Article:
PERTH, Australia- A mini-submarine hunting for wreckage of a missing Malaysian airliner has completed its first full mission at the third attempt, officials said Thursday, as seabed data it retrieved was being analyzed.
The first two attempts to scan the deep Indian Ocean off western Australia failed to produce any results.
The first dive began Monday night but aborted automatically after breaching the sub’s maximum operating depth of 4,500 metres (15,000 feet).
The second was launched Tuesday night and cut short Wednesday morning due to unspecified “technical” troubles.
“Overnight Bluefin-21 AUV completed a full mission in the search area and is currently planning for its next mission,” Australia’s Joint Agency Coordination Center (JACC) said.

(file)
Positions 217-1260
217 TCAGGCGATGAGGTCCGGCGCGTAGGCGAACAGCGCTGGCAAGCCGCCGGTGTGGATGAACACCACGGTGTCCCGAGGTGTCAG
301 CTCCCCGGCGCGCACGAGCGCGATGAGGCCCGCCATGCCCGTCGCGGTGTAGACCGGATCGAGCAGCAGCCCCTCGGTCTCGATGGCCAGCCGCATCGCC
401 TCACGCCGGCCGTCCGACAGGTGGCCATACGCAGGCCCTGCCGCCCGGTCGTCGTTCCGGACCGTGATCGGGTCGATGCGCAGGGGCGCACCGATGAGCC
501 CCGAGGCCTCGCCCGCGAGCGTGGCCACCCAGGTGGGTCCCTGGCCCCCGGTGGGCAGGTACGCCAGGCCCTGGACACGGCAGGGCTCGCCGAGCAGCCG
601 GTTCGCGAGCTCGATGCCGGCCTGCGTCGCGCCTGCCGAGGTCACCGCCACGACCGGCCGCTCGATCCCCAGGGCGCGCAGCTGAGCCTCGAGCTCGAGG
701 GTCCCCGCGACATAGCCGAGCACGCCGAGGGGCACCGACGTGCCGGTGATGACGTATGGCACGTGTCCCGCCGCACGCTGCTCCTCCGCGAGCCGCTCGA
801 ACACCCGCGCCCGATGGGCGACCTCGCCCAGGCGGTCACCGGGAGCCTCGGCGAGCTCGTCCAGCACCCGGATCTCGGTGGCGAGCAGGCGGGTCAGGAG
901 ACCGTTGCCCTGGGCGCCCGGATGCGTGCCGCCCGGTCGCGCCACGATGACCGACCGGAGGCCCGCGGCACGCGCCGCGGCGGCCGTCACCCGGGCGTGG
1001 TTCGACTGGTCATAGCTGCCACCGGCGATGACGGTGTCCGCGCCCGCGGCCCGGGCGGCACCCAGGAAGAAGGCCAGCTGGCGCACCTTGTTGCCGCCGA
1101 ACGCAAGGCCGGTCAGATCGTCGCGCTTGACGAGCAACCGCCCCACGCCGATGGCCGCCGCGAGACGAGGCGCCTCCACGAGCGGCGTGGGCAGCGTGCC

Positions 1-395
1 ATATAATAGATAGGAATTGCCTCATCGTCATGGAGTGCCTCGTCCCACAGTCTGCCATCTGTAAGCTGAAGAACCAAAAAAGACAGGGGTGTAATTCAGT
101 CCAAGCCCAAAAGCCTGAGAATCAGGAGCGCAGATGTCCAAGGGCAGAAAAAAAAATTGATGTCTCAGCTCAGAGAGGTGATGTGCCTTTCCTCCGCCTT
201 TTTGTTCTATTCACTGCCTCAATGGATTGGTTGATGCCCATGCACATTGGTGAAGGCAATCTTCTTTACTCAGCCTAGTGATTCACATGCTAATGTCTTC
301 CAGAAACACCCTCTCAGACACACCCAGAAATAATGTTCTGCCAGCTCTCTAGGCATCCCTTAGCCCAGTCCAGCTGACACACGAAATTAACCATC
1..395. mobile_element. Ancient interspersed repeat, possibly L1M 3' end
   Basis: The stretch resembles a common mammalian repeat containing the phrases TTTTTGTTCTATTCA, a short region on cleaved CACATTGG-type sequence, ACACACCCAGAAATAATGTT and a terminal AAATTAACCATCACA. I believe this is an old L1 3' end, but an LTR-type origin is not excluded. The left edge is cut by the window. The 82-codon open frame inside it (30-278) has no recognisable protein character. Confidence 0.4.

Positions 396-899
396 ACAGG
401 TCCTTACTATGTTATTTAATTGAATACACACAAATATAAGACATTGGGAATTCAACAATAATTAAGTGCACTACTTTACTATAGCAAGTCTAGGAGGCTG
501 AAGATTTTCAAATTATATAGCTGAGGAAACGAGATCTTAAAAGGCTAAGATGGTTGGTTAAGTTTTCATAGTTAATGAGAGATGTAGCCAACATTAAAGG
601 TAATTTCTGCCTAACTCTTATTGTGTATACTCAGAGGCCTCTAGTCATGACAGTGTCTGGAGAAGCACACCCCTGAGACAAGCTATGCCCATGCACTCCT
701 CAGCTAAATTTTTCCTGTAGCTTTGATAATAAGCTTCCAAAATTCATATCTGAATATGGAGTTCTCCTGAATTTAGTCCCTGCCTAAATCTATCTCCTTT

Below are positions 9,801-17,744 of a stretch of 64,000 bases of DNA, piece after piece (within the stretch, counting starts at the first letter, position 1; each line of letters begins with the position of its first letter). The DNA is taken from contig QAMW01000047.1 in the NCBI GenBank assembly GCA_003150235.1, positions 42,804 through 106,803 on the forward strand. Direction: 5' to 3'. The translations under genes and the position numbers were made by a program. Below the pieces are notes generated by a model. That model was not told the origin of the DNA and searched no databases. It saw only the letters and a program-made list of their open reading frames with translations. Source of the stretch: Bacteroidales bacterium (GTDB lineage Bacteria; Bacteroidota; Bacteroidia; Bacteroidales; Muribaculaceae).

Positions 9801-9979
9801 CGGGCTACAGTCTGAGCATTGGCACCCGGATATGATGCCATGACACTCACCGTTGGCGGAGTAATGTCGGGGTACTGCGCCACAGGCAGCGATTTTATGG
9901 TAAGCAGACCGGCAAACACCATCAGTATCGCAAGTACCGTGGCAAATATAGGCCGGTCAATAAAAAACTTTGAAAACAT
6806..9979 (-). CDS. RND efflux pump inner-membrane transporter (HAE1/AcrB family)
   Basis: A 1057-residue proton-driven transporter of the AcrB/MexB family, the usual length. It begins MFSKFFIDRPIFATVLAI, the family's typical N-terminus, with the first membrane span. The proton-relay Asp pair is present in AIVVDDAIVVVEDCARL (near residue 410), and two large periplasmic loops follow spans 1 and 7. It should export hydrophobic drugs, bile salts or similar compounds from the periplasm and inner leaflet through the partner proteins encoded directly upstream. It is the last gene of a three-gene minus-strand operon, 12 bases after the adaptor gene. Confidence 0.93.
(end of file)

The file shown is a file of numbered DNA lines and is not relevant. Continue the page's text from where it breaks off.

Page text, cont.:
“Bluefin-21 has searched approximately 90 square kilometers (35 square miles) to date and the data from its latest mission is being analyzed.”
The statement gave no other detail about the next dive or the technical issues of the previous forays.
Before the device was put in the water for the third time, data was downloaded from the vehicle while on the deck of the Australian vessel Ocean Shield, which has led the search for the Malaysia Airlines Boeing 777 that vanished on March 8 with 239 people aboard.
But initial analysis of the data indicated no significant detections, JACC said.
The Bluefin’s first mission, cut short after just six of an intended 16 hours mapping the seabed with sonar, had also drawn a blank.
After more than three weeks of hunting for black box signals, the autonomous sub was deployed for the first time on Monday night.
The US navy explained that the Bluefin-21 had automatically aborted its first mission after six hours.
JACC added that it had “exceeded its operating depth limit of 4,500 metres and its built-in safety feature returned it to the surface”.
The sub was undamaged and had to be re-programmed, said US Navy Captain Mark Matthews.